The group tasked with drawing up a covenant that 77 million members of the Anglican Communion can unite under has issued its second draft for consideration in the months running up to the global Lambeth Conference.
The St. Andrews draft, released Wednesday, was drawn up by members of the Covenant Design Group when it met at St Andrews House in London, Jan. 28-Feb. 2.
It attempts to uphold the autonomy of the 38 provinces of the Anglican Communion while at the same time asking for their voluntary commitment to a process of joined-up deliberation whenever disputes occur over contentious issues.
This is particularly the case where actions either proposed or enacted ... are deemed to threaten the unity of the Communion and the effectiveness or credibility of its mission, and to consent to the following principles and procedural elements, the draft covenant states.
If the document is accepted, provinces must also state their willingness to receive from the Instruments of Communion a request to adopt a particular course of action in respect of the matter under dispute.
The covenant mentions, however, that the request is not binding on a church and does not set out at this point the possible consequences of refusing to carry through the requested course of action.
Instead, it stops at stating that a refusal on the part of the church to adopt the request would be understood as a relinquishment by that Church of the force and meaning of the covenants purpose, until they re-establish their covenant relationship with other member Churches.
The Most Rev. Drexel Gomez, head of the Anglican Covenant Design Group and the Archbishop of the West Indies, was positive about the outcome of the London meeting and hopeful that the document could cement relations between members of the Anglican Communion.
"My cup is half full as opposed to half empty," he said. "I think schism can be avoided but I think it depends on the willingness of parties involved to sit down and discuss the proposals and attempt to come to a common mind."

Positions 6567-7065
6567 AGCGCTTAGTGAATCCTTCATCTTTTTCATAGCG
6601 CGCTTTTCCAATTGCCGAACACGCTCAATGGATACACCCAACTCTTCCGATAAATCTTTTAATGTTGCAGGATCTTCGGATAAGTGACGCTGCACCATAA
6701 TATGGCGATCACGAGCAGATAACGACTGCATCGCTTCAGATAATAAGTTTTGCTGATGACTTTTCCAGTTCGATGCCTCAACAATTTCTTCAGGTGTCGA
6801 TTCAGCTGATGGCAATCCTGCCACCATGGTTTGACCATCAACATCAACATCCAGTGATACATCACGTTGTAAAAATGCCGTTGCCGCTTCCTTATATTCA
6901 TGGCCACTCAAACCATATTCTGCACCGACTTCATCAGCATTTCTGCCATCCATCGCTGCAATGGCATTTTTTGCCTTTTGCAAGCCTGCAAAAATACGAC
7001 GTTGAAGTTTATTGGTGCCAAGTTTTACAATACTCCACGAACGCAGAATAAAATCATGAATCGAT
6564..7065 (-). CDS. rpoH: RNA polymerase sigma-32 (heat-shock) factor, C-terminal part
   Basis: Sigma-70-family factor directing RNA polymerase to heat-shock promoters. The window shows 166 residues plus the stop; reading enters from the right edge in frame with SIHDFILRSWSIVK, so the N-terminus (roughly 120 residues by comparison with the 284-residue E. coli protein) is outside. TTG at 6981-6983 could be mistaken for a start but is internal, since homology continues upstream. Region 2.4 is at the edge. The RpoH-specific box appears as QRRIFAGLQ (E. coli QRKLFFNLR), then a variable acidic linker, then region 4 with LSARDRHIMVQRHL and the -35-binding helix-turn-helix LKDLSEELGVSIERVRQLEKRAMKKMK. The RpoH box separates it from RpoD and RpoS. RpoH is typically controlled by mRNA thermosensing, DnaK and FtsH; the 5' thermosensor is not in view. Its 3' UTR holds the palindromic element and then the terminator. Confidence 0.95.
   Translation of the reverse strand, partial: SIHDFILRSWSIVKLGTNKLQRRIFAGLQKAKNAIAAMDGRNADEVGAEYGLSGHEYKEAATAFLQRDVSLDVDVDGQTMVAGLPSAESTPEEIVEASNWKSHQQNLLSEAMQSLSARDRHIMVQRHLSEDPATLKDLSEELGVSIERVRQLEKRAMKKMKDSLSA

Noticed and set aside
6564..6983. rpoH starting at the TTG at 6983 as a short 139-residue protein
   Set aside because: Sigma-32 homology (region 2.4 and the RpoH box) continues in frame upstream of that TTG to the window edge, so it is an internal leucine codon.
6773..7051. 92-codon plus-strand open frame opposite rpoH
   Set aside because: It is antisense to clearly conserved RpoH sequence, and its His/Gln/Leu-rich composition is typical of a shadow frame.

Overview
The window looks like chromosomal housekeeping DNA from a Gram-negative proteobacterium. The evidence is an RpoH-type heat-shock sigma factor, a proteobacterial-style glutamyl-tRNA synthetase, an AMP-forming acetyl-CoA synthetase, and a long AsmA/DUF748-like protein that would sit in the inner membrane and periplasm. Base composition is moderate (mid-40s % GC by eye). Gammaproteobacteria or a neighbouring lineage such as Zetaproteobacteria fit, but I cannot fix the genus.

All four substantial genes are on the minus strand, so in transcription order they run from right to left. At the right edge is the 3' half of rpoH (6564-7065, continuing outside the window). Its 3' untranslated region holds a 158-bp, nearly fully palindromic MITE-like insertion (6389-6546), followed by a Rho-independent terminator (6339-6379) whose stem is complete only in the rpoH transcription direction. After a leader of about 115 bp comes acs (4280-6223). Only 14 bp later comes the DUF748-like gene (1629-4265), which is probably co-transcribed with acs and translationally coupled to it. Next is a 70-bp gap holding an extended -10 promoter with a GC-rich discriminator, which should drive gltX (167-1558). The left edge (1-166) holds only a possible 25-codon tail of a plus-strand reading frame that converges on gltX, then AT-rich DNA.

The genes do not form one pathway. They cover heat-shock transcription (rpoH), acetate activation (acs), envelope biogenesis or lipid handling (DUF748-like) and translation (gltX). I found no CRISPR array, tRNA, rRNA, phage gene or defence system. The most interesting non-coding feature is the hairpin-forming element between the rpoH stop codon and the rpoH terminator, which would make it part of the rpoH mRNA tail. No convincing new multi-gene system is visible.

The draft comes when controversy has heightened in the global Communion over Scripture and homosexuality.
A number of high level clergy, including most recently Archbishop of Sydney the Most Rev. Peter Jensen and Nigerian Archbishop Peter Akinola, have already indicated they will not be attending the decennial Lambeth Conference when it takes place in London this July.
Jensen is among a number of prominent Anglican leaders who will instead be heading to Israel just ahead of Lambeth for the Global Anglican Future Conference (GAFCON).
GAFCON is labeled as a conference for conservative and orthodox leaders who are upset that some parts of the Communion are turning away from the traditional biblical view of sexual ethics, which maintains that homosexuality is a sin.
In a statement issued on Monday, Jensen explained to the members of his Sydney Diocese why he would not be joining Lambeth.
In 1998, the Lambeth Conference made it clear that the leaders of the overwhelming majority of Anglicans world-wide maintained the biblical view of sexual ethics that sexual relationships are reserved for marriage between a man and a woman, he wrote. Five years later, however, actions were taken in Anglican Churches both in Canada and the United States of America which officially transgressed these boundaries in defiance of the Bibles authority.
It is now clear that we will never go back to being the Communion which we once were. There has been a permanent change. We live in a new world.
Jensen stressed that the Anglican Future Conference was not trying to take the place of Lambeth but was instead being held to provide a space for biblical Anglican Christians to come together for urgent consultation.
It seeks to plan for a future in which Anglican Christians world-wide will increasingly be pressured to depart from the biblical norms of behavior and belief, he said. It gives an opportunity for many to draw together to strengthen each other over the issue of biblical authority and interpretation and gospel mission.
Gomez, a conservative, admitted that he had not expected all those invited to Lambeth to turn out for the conference.
"I don't think it will be a full house," he said. "Sydney has said they will not come. But I think it will be sufficiently full to represent the mind of the Communion."
He also remained positive about the contribution the covenant will make to ongoing efforts to preserve unity within the Anglican Communion.
"I am a positive person by nature and I believe that what we have produced is a good starting point," said Gomez.
The latest draft covenant has now been offered to the provinces for wider reflection until the Lambeth Conference.
Gomez urged his fellow Anglican leaders to consider the document and join Lambeth as a means to hashing out a path towards unity.